9 min read

Exploring the Curse of Dimensionality - Part I.

In this post I want to present the notion of curse of dimensionality following a suggested excercise (Chapter 4 - Ex. 4) of the book An Introduction to Statistical Learning, writen by Gareth James, Daniela Witten, Trevor Hastie and Robert Tibshirani.

When the number of features \(p\) is large, there tends to be a deterioration in the performance of KNN and other local approaches that perform prediction using only observations that are near the test observation for which a prediction must be made. This phenomenon is known as the curse of dimensionality, and it ties into the fact that non-parametric approaches often perform poorly when \(p\) is large. We will now investigate this curse.

  1. Suppose that we have a set of observations, each with measurements on \(p = 1\) feature, \(X\). We assume that \(X\) is uniformly (evenly) distributed on \([0,1]\). Associated with each observation is a response value. Suppose that we wish to predict a test observation’s response using only observations that are within \(10\)% of the range of \(X\) closest to that test observation. For instance, in order to predict the response for a test observation with \(X = 0.6\) we will use observations in the range \([0.55,0.65]\). On average, what fraction of the available observations will we use to make the prediction?

Let us prepare the notebook.

library(glue)
library(tidyverse)

Let \(\lambda:= 0.1\) represent the locality input parameter. i.e \(10\)%.

lambda <- 0.1

Let us generate \(X\), i.e. the sample observations.

# Set dimension.
p <- 1

# Number of sample points.
n0 = 100

# Generate observation matrix
X <- runif(n = n0, min = 0, max = 1)  %>% matrix(ncol = p)

Given \(z_0 \in [0,1]\), let us define a function which returns the \(\lambda\)-interval. We need to consider separate cases, depending wether the \(z_0\) has distance less than \(\lambda/2\) to some of the boundary points.

GenerateInterval <- function (z0, lambda) {
  #'Generate lambda-interval 
  #'
  #'@param z0 point in the unit interval. 
  #'@param lambda locality parameter.
  #'@return lambda-interval of z0.
  
    if (z0 < lambda/2) {
    
    u.min <- 0
    u.max <- lambda
    
  } else if (z0 < 1 - lambda/2) {
    
    u.min <- z0 - lambda/2
    u.max <- z0 + lambda/2
    
  } else {
    
    u.min <- 1 - lambda 
    u.max <- 1
    
  }
  
  interval <- c(u.min, u.max)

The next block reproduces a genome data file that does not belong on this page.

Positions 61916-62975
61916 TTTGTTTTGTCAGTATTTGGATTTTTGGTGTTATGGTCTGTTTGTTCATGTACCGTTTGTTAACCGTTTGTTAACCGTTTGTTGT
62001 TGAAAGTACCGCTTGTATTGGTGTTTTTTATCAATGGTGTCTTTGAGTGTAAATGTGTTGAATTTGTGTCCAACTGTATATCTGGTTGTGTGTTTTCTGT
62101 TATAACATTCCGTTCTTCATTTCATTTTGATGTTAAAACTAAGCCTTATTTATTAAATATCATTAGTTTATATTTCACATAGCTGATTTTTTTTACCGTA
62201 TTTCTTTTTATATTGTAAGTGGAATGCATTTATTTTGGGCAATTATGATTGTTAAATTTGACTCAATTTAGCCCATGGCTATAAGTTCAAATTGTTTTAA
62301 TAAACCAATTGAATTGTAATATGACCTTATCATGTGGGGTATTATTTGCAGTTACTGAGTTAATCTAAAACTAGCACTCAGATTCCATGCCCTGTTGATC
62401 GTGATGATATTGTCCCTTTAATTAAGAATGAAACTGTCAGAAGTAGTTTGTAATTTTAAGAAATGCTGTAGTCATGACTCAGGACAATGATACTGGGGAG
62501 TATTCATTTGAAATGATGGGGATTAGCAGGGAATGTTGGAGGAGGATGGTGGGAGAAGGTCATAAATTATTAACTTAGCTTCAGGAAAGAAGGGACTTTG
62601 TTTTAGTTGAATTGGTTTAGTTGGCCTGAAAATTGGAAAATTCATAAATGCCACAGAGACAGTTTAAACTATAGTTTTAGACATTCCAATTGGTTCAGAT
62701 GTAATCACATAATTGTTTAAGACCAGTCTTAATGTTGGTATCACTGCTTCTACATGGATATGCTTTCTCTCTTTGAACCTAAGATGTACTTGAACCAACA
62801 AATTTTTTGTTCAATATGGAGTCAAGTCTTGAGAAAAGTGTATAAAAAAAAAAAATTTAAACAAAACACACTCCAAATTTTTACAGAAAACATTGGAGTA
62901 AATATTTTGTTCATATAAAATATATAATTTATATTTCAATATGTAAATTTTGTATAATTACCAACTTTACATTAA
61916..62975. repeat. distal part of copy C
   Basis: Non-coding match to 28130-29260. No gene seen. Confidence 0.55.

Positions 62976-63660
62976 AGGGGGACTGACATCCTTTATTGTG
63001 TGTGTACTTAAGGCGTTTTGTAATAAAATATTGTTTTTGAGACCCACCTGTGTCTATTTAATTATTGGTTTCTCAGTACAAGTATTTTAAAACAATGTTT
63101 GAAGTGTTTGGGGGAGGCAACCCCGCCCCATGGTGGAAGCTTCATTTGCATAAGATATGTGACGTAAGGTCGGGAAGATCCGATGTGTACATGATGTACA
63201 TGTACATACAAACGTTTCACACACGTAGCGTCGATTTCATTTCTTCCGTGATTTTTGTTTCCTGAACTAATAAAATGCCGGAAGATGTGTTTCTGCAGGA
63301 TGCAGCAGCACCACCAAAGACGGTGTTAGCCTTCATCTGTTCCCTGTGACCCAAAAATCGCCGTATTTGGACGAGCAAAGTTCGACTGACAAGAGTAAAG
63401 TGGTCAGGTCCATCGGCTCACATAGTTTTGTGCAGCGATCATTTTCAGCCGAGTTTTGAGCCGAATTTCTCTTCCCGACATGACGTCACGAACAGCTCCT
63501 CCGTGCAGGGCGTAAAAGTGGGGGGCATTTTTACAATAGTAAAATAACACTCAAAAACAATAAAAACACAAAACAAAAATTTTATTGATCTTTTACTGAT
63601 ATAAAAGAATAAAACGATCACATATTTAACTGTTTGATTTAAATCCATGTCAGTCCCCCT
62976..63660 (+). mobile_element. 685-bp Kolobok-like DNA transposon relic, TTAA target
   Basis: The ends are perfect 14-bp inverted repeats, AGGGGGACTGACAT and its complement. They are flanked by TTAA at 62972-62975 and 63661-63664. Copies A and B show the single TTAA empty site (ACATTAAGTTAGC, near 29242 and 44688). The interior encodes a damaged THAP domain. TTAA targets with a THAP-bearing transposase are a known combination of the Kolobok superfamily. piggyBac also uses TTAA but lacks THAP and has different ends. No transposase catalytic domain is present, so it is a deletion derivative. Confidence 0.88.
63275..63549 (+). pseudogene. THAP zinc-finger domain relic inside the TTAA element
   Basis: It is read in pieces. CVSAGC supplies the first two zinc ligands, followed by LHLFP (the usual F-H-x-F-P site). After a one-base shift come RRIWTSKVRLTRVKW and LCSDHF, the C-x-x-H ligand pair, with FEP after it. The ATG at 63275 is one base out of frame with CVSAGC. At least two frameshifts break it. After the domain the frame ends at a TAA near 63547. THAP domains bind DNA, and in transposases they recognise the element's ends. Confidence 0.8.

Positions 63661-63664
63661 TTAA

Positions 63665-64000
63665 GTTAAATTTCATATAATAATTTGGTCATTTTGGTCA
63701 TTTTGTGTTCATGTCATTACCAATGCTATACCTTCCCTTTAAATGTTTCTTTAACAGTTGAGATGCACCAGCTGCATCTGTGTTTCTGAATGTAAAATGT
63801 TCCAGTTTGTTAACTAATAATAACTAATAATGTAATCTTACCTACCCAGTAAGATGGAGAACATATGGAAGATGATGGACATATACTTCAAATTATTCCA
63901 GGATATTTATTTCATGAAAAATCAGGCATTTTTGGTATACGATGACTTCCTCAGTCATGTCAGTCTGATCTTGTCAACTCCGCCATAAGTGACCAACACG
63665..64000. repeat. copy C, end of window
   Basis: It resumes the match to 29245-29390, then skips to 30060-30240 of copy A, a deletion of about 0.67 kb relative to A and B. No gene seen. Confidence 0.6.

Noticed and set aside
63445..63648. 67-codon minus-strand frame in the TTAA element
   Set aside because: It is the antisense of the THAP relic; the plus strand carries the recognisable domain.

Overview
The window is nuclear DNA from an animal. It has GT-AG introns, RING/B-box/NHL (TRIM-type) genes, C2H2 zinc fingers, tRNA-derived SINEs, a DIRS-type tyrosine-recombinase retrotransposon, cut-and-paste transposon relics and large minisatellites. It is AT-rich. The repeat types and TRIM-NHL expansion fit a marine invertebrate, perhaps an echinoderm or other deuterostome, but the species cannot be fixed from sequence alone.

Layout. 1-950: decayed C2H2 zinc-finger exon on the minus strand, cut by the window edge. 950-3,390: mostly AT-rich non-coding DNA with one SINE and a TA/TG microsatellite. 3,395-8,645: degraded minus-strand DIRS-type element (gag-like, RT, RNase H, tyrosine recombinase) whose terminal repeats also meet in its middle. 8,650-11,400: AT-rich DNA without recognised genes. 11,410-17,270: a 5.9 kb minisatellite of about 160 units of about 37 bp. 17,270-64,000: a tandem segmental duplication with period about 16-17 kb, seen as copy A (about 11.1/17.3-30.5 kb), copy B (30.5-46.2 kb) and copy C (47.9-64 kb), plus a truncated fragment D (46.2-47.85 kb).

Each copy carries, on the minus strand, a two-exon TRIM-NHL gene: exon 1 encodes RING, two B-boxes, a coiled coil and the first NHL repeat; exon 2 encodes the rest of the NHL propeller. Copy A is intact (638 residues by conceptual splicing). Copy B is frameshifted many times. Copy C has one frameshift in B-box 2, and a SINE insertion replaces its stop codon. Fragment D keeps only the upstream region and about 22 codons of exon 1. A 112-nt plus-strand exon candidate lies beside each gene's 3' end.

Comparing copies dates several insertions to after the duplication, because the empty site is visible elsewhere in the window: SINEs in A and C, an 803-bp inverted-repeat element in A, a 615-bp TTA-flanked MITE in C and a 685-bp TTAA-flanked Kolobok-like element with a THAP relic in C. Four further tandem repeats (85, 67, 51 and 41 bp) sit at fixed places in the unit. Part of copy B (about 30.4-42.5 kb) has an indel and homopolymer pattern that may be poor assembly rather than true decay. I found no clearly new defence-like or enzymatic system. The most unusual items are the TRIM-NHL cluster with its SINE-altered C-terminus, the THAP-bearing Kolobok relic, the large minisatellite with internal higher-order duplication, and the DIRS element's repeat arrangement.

return(interval)
}

Let us consider some examples:

z0 <- 0.6

GenerateInterval(z0 = z0, lambda = lambda)
## [1] 0.55 0.65
z0 <- 0

GenerateInterval(z0 = z0, lambda = lambda)
## [1] 0.0 0.1

Now let us write a function which verifies if a point \(x \in [0,1]\) belongs to a given interval.

IsInInterval <- function (x, interval) {
  #'Evaluate wether a given point belongs to the given interval. 
  #'
  #'@param x point in the unit interval. 
  #'@param interval vector of length two indicating interval limits. 
  #'@return boolean indicating wether x belongs to the given interval.
  
  (( x > interval[1] ) & ( x < interval[2] ))
}

For example,

z0 <- 0.6

interval <- GenerateInterval(z0 = z0, lambda = lambda)
IsInInterval(x = 0.5, interval = interval)
## [1] FALSE
IsInInterval(x = 0.57, interval = interval)
## [1] TRUE

Next, given any point and an observation matrix \(X\) we want to count the number of points in the sample which belong to the \(\lambda\)-interval of the point.

CountAvailableObservations <- function (z0, X, lambda) {
  #' Count observations in the lambda-interval of a point.  
  #'
  #'@param z0 point in the unit interval. 
  #'@param X observation matrix.
  #'@return number of samples in the lambda-interval of z0.
  
  interval <- GenerateInterval(z0 = z0, lambda = lambda)
  
  condition <- IsInInterval(x = X, interval = interval)
  
  count.obs <-  X[condition] %>% length
  
  return(count.obs)
}

Now we write a simulation function.

RunSimulation1 <- function(lambda, n0, n1, N) {
  #' Run simulation. 
  #'
  #'@param lambda locality parameter.
  #'@param z0 point in the unit interval. 
  #'@param n0 number of samples in the observation matrix.
  #'@param n1 number of samples in the prediction matrix.
  #'@param N number of times to run the count.
  #'@return vector of fraction counts. 
  
  # Run over simulation iterations. 
  1:N %>% map_dbl(.f = function(k) {
    # Generate random observation samples. 
    X <- runif(n = n0, min = 0, max = 1)
    # Generate prediction grid. 
    sample.grid <- runif(n = n1, min = 0, max = 1)
    
    sample.grid %>% 
      map_dbl(.f = ~ CountAvailableObservations(z0 = .x, X= X, lambda = lambda)) %>% 
      mean
    
  }) / n1
}

Let us plot the distribution.

sim.1 <- RunSimulation1(lambda = 0.1, 
                        n0 = 100, 
                        n1 = 100, 
                        N = 100)

mean.sim.1 <- mean(sim.1)

sim.1 %>% 
  as_tibble() %>% 
  ggplot() +
  theme_light() +
  geom_histogram(mapping = aes(x = value), 
                 fill = 'blue', 
                 alpha = 0.7, 
                 bins = 20) +
  geom_vline(xintercept = mean.sim.1) +
  ggtitle(label = 'Fraction Simulation Distribution for p = 1')

This result is not surprising. Since the samples are uniformly distributed on \([0,1]\), the fraction is going to be, on average, equal to the length of an interval of length \(\lambda\), which in this case is just \(0.1\).

sim.1 %>% 
  as_tibble() %>% 
  ggplot() +
  theme_light() +
  geom_histogram(mapping = aes(x = value), 
                 fill = 'blue', 
                 alpha = 0.7, 
                 bins = 20) +
  geom_vline(xintercept = mean.sim.1) +
  geom_vline(xintercept = lambda, color = 'red') +
  ggtitle(label = 'Fraction Simulation Distribution for p = 1')